I retired, had a great retirement party, and immediately came down with a cold. Fortunately not Covid. I hadn’t been sick in a couple of years. At the beginning of Covid I bought tons of cold remedies so I would be prepared but I never got sick. When I did get sick, they had all expired.
Now ten days later, I feel human again. Battling the system. I have yet another Social Security meeting next week. Medicare eludes me. Now the country has run out of money, by the time I get my Medicare sorted it will probably be defunded.
On the brighter side… we got another six inches of snow and I haven’t seen the sun in a while. Next winter I’m going to have to go to South America for the duration. My brother took off for New Zealand the other day. Lucky him.
Retirement. I have so many things on my to do list, I am actually feeling overwhelmed. Where to start? What to do first? Maybe it is an excuse to do nothing. I’ve been sick. I need to just take some time off and do nothing, right? Domestic chores continue to mount up. When you retire, you still have to do laundry and dishes and clean the bathroom. Really? Doesn’t seem right.
I was gifted this book called The Catch Me If You Can by Jessica Nabongo. She is the first recorded Black Woman to visit all 195 countries in the world. She did most of them in about two years. In the book she takes about 100 countries and writes a page or two about them. It gives you a snapshot, a quick anecdote, a favorite moment. She is an entrepreneur. She invented herself. Blog, travel, travel agency, promotion, London School of Economics, jobs in Japan and Benin, Ted Talk, writer. She also sells home goods, jewelry, travel accessories through a website called The Catch (although they seem to be not taking orders at the moment). One of those people who does it all and makes it look easy and seamless. The book is beautiful with lots of great photos. I don’t think I’m going to Catch her, I have like 150 countries to go.
My cousin’s husband just started a blog about his travels around the USA, either by motorcycle or camper, and all the people he meets along the way. He calls it America is a beautiful thing .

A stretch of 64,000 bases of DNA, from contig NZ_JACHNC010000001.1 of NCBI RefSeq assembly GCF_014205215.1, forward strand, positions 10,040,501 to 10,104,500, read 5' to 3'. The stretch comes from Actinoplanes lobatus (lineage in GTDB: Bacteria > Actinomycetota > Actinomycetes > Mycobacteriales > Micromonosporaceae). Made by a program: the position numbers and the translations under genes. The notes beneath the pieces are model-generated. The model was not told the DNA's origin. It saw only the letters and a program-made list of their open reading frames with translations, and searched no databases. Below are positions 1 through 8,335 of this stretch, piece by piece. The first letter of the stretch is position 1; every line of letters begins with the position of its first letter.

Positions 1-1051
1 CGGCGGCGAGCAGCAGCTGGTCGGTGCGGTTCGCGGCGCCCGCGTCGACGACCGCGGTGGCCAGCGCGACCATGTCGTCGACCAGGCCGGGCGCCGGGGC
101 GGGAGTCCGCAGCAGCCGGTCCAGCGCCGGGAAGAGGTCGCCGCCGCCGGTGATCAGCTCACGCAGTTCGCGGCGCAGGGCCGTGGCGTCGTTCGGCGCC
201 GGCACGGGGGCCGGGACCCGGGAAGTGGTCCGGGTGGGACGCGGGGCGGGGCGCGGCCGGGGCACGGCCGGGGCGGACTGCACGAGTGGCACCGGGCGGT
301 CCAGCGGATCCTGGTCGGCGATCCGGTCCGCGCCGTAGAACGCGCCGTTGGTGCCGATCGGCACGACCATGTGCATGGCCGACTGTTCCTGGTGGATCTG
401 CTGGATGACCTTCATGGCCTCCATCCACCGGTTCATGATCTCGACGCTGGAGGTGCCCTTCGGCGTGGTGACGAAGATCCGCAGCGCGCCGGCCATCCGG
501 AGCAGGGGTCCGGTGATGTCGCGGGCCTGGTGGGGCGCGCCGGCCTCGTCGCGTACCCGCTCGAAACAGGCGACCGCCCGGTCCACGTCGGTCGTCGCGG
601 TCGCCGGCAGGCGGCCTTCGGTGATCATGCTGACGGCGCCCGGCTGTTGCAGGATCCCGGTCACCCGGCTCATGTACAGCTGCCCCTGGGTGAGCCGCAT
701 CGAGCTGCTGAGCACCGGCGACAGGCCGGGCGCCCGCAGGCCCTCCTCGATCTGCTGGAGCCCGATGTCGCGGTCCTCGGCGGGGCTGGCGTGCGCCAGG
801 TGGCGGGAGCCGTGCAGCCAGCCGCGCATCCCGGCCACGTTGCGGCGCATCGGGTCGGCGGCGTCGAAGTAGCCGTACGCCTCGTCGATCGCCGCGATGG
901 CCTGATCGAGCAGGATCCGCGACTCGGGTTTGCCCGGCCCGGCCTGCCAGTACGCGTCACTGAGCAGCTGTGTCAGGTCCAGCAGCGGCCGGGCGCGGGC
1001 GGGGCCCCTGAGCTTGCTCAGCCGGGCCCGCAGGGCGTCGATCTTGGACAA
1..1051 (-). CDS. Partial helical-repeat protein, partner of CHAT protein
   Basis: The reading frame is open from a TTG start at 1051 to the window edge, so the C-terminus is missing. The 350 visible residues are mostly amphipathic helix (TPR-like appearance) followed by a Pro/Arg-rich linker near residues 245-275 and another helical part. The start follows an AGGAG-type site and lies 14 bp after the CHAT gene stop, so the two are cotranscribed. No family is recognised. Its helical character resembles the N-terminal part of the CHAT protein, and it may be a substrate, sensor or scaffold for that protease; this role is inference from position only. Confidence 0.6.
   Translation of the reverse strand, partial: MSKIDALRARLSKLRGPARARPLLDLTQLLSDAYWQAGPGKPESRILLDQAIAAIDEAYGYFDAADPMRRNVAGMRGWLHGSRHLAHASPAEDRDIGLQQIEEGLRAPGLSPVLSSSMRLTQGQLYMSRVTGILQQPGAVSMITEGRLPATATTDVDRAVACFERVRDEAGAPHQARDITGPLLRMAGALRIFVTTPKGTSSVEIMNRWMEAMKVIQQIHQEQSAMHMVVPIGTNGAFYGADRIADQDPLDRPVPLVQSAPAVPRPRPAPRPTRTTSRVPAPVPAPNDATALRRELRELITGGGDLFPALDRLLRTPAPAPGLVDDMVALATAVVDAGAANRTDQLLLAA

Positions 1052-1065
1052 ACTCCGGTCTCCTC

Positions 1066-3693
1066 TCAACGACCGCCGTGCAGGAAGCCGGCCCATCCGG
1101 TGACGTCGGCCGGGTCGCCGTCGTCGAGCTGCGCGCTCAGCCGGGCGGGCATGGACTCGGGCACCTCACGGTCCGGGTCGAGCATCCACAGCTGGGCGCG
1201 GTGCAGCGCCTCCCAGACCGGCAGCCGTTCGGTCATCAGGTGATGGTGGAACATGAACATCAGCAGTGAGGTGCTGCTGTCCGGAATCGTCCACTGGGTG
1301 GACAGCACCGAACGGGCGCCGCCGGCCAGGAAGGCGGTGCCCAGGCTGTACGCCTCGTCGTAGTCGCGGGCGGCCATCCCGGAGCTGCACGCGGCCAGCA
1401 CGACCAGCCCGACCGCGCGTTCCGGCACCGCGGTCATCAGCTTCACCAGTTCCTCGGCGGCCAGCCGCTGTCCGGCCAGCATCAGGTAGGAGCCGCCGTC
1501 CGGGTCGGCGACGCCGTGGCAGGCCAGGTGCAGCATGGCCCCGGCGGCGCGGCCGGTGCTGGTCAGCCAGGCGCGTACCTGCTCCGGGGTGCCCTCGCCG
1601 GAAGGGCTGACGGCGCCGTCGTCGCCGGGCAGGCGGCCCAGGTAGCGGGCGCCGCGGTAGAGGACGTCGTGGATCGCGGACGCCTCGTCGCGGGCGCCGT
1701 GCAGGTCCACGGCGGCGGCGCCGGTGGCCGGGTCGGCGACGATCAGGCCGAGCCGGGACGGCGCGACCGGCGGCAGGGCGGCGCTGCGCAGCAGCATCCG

Here are a couple of snapshots a la Catch Me If You Can…
Argentina five years ago:
As we flew into Ushuaia airport I could tell the pilot was having to do some maneuvering swooping down in-between the mountains and dealing with the heavy winds. A province of Argentina, Tierra del Fuego is an island that sits at the southernmost tip of South America. Ushuaia, its capital, is on the Beagle Channel about half-way between the Atlantic and Pacific Oceans, 620 miles from Antarctica. The meeting of the two oceans along with the mountainous terrain creates a strange weather pattern. It was usually very windy and could rain, be sunny, be stormy, windy raining, all within the same hour. It never rained for long and usually not very heavily. We could be out walking in the rain and never feel wet.
Once we hit the ground, I started to cry. It had taken me more than thirty years to get there but I was finally there. It was an amazing feeling. And the beauty of it did not disappoint, it was even more beautiful than I had imagined. The light and color was like nothing I had seen before. The area was dominated by snow covered mountains all around. Before arriving I had been worried that the excursions I had reserved would be cancelled because the weather forecast called for rain every day. I soon realized, rain meant nothing in Ushuaia. Life went on no matter what the weather was. One of our tour guides said the only people carrying umbrellas in Ushuaia were tourists. Because of the winds, umbrellas were useless.
Egypt one year ago: Valley of the Kings
Then we wound up the hill into the valley where the tombs were hidden. One reason they picked this area is the mountain is naturally shaped like a pyramid. Only twelve of the 63 discovered tombs are open to the public at any given time and they are alternated as they are worked on and restored. We saw four of them. The whole area was still being actively excavated. Some tombs were in better shape than others. King Tutankhamun’s tomb was the only one that still had a mummy in it and it will be moved soon. It is hard to describe the experience, it was beyond beautiful so amazing to think how old they are.
I read all the Amelia Peabody books by Egyptologist Barbara Mertz aka Elizabeth Peters that span the time from 1884-1923. She wrote 20 books based in Egypt mostly about archeologists digging around and solving mysteries. As I read them, I kept trying to imagine what the Valley of the Kings actually looked like back then, or even now. All I could imagine was a vast desert with nothing much else. Well, now I know.
Have a great week!